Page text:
And there are a lot of areas out there. There will be times when your character gets sort of "stuck"where its too powerful for one area and not ready for the next. Some players have complained about this, but we feel it just makes you think up a solution rather than handing you one. There are at least two solutions to this dilemma, and they both play to the games strengths. First, you can explore other areas. The wary traveler on the well-beaten paths between areas is usually pretty safe; just make sure you dont start hunting until you know you can handle the zones creatures. This can be a risky strategy, but the world of Norrath is so broad and varied that the thrill of discovery (at least to us) outweighs the risks.You can also solve this problem by teaming up with other players. Since each class and race has its own strengths and weaknesses, a nice mix of magic users, healers, and warriors can accomplish things that solo players cant even think about attempting. And frankly, grouping up with a like-minded bunch of adventurers and sallying into minotaur caves or desert vastnesses is a ton of fun. You can even join guilds. These are formal groups that can pool resources, declare war on other guilds, group together, and generally add yet another layer of depth to the RPG aspect of the game. Everquest is designed with this kind of multiplayer interaction in mind, and its stellar implementation separates it from other online RPGs. Don't get me wrong; you can solo in Norrath. But to take out the big boys you'll need a posse.
For all of the games ups, it does have a few downs mixed in. First of all, the world of Norrath is a little static. While players engage in a frenzy of activityfighting, learning, tradingthe landscape itself changes very little. If you find an orc camp that regularly spawns three centurions, it will be in the same place, spawning the same centurions, when you visit it a month later. This leads to the problematic gameplay practice of "camping." Especially at the middle levels groups will often just sit outside a spawn point and wait for monsters to appear. This frequently leads to the ridiculous sight of several groups parked outside a known spawn point, each politely taking turns killing the spawns. Its a good way to pick up loot and experience, but it sure isnt very interesting or fun. Of course, some monsters randomly spawn and wander the land, but there need to be more.Another problem is the games implementation of trades. These are vocations you can learn, and allegedly make money doing. Unfortunately, it is insanely difficult and expensive to do so. It costs a boatload of money, for instance, to learn to smith, and even after acquiring a high level of skill, you will fail often. It doesnt help any that most skills are deadly dull to practice. Would you rather be out killing bandits, or meticulously, one-by-one, dragging and clicking expensive components to make hundreds if arrows that you cant sell at anything near a profit? Most players just take a pass on trades, and with good reason--theyre boring, unprofitable, and frustrating. Its odd that even with a low ability level in a skill like offense, you can still kill a bunch of low-level creatures and turn a profit, but most trades remain unprofitable until one reaches very high levels.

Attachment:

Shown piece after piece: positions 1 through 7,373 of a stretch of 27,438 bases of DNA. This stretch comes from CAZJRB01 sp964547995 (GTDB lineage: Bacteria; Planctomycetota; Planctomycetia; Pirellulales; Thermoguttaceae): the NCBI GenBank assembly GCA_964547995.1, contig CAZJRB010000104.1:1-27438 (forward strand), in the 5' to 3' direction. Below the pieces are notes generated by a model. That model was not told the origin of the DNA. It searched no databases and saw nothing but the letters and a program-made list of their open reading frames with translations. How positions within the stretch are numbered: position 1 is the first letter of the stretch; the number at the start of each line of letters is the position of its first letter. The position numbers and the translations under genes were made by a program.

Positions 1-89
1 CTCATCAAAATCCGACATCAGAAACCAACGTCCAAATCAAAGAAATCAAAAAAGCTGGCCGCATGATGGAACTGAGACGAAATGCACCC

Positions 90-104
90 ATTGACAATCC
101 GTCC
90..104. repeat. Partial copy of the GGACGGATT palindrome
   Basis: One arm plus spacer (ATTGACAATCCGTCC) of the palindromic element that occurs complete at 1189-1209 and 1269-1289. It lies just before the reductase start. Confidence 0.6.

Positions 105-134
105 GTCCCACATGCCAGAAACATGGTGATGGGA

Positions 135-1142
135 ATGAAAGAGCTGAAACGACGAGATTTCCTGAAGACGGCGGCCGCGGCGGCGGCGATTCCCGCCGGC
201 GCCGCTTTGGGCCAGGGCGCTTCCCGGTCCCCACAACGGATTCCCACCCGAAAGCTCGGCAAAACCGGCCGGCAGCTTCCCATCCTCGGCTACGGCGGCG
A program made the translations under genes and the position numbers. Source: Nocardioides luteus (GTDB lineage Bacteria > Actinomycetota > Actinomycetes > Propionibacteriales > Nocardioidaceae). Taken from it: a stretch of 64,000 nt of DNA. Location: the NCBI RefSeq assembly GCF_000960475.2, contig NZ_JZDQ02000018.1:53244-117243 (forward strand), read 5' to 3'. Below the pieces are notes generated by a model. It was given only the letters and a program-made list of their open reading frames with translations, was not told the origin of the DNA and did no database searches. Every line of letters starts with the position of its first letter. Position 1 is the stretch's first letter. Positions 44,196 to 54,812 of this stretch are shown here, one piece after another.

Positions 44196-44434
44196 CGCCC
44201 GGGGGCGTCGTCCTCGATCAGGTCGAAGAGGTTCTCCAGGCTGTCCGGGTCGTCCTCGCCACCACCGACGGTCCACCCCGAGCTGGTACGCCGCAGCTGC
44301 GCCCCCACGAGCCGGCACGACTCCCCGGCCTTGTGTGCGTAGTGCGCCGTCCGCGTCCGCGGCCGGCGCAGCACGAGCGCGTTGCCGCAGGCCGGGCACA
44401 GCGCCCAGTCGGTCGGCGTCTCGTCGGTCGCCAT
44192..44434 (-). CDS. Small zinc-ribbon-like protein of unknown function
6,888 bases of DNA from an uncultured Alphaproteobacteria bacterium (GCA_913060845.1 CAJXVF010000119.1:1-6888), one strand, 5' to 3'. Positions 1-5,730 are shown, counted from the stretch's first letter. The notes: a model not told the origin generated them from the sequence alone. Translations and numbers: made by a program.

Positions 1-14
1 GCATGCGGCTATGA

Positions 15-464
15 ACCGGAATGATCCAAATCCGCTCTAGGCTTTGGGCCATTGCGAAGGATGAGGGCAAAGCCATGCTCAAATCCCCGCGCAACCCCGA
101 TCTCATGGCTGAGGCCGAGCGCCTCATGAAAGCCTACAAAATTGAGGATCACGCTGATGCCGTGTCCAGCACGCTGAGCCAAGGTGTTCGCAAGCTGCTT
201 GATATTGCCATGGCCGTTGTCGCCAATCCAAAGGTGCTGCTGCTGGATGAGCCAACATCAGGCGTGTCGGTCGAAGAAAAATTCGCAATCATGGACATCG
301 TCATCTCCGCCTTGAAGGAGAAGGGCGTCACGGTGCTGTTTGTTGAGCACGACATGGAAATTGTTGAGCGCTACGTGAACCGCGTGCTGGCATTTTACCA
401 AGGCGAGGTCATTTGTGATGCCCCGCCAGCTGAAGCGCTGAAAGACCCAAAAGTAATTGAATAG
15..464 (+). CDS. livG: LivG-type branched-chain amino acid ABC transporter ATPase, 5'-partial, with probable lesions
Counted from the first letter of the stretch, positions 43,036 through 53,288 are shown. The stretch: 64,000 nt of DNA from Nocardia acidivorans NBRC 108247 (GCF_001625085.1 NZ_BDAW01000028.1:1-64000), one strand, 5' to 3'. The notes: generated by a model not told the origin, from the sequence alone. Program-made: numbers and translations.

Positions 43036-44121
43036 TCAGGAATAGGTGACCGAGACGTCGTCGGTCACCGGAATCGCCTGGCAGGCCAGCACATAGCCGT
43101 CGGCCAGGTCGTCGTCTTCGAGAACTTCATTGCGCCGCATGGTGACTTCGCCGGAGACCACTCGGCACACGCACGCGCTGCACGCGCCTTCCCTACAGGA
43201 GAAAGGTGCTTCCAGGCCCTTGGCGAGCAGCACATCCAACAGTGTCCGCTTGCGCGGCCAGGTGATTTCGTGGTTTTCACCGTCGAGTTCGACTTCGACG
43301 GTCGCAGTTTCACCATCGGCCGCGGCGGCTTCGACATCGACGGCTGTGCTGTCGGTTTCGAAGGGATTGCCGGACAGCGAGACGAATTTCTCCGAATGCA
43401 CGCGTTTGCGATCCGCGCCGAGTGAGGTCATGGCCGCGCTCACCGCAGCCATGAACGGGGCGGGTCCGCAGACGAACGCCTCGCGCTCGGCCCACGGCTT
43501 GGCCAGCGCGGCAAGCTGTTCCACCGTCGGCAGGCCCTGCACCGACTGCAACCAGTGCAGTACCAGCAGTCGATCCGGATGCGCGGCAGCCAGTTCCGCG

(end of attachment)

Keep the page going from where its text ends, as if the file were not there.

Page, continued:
The game's graphics require a 3D card, and the rendering and texture mapping is superb. Norraths environmentwe should say environments--are simply beautiful. From the foggy treetops of Kelethin to the deserts of Ro to the Dark Elf Lavalands, the many different regions have unique landscapes that add a lot to ones suspension of disbelief. The wide variety of monsters, spell effects, and characters are vibrantly rendered as well. Youll do a double-take the first time you meet a sand giant, believe me.
When all is said and done, however, the thing about Everquest that makes it truly revolutionary is the sense you get of being in a non-linear, ever-expanding world. Theres no real way to "win" the gamethe point is to explore, learn, and survive. Accomplishing a quest or reaching a new level doesnt give you a sense of closure, it just opens up new quests and adventures. We know this game isnt life, but its a lot like it. You enter an unfamiliar world, eventually get bored with your hometown, venture out into the world, get your ass kicked a few times, meet folks you like and dont like, make yourself useful, work hard to accomplish great things, work hard and fail to accomplish great thingsand realize that its a big world, with an awful lot of other things yet to do. And like life, theres no one right way to do it. Other games have tried to create immersive online worlds that feel like the real thing; in our opinion, Everquest is the first to succeed.